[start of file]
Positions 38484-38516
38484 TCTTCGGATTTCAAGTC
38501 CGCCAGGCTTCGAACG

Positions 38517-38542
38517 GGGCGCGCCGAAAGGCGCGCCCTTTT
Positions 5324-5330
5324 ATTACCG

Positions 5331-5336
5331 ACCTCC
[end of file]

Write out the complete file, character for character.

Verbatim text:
Positions 38484-38516
38484 TCTTCGGATTTCAAGTC
38501 CGCCAGGCTTCGAACG

Positions 38517-38542
38517 GGGCGCGCCGAAAGGCGCGCCCTTTT
Positions 5324-5330
5324 ATTACCG

Positions 5331-5336
5331 ACCTCC